05-24-2016, 06:49 PM   #64
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I suspect your use case will be demanding for K-1.

05-24-2016, 09:00 PM   #65
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I think that K-3's replacement with SAFOX 12 would be better in terms of AF than K-1...At least for dense covering of APS-C frame with 33 AF points.
05-25-2016, 12:38 AM - 1 Like   #66
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QuoteOriginally posted by RockvilleBob Quote
I look forward to the PF review - to me it is all related - if I focus on capturing wildlife action shots my experience has been AF tracking, frame rate and buffer throughput control how many good shots I get during a wildlife sequence. If the camera cannot track the sequence I miss shots, if the frames per second is slow I may miss a shot and if the buffer fills and I cannot shoot anymore I miss shots. Moving from the K5 to the K3 improved all three and improved my keeper rate and good shots per outing, but I feel the K3 is still not up to a competitive level. At 4 fps I would expect an extremely high keeper rate and a buffer that doesn't quickly fill. So to hear the buffer throughput is slow is concerning and it is good to hear that the Pentax Forum will look at this. So perhaps from your point of view it is not AF but from my point of view after getting myself in a position to capture an action sequence when I properly focus on the object but get a low yield it is an autofocus issue. The camera is not getting enough good shots - again assuming I did what I could correctly.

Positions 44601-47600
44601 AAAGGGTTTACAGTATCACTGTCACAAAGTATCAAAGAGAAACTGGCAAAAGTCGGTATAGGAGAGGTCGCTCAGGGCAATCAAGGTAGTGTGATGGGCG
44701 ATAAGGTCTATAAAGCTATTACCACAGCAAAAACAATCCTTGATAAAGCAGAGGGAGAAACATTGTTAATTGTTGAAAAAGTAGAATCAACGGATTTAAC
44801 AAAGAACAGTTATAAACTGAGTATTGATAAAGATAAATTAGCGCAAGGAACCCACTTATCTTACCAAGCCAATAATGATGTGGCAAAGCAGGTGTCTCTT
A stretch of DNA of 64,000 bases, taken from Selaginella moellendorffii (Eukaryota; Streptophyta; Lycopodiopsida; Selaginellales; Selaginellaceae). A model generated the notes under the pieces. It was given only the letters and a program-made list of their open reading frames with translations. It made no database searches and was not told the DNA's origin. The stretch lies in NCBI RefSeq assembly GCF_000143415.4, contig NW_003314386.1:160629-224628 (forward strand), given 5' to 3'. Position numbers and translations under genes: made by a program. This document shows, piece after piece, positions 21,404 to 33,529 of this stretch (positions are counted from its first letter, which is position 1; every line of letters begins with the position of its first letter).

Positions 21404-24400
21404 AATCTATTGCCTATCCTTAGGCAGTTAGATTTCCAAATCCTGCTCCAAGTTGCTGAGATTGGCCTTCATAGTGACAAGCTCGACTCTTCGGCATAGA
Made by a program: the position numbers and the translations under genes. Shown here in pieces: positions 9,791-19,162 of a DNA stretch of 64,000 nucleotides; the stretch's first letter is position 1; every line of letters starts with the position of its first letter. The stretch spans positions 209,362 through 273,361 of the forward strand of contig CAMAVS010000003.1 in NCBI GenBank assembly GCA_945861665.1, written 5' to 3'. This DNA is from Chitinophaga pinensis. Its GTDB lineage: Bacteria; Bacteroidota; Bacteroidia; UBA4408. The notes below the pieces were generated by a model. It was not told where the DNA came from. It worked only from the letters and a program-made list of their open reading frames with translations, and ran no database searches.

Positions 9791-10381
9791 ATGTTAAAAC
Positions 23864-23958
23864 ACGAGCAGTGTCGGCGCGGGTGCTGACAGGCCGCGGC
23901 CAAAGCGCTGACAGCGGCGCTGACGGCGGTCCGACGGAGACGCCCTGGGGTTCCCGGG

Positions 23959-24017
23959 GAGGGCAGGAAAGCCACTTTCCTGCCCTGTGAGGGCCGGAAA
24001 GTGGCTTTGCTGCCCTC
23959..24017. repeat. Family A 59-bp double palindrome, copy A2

QuoteOriginally posted by monochrome Quote
I suspect your use case will be demanding for K-1.
Yes. The K-1 isn't the perfect camera for (say) birds in flight. But it isn't hopeless either.

I've just posted here with some links to where I've been recording my experiences elsewhere.

If that sort of photography were my main activity, I wouldn't use a K-1. But for someone like me who wants a good all-round camera that can also be used for "things in flight" as well, albeit with extra effort, it is worth considering.I certainly don't regret buying it, and I'm getting results, some of which are posted where they can be found via the above link.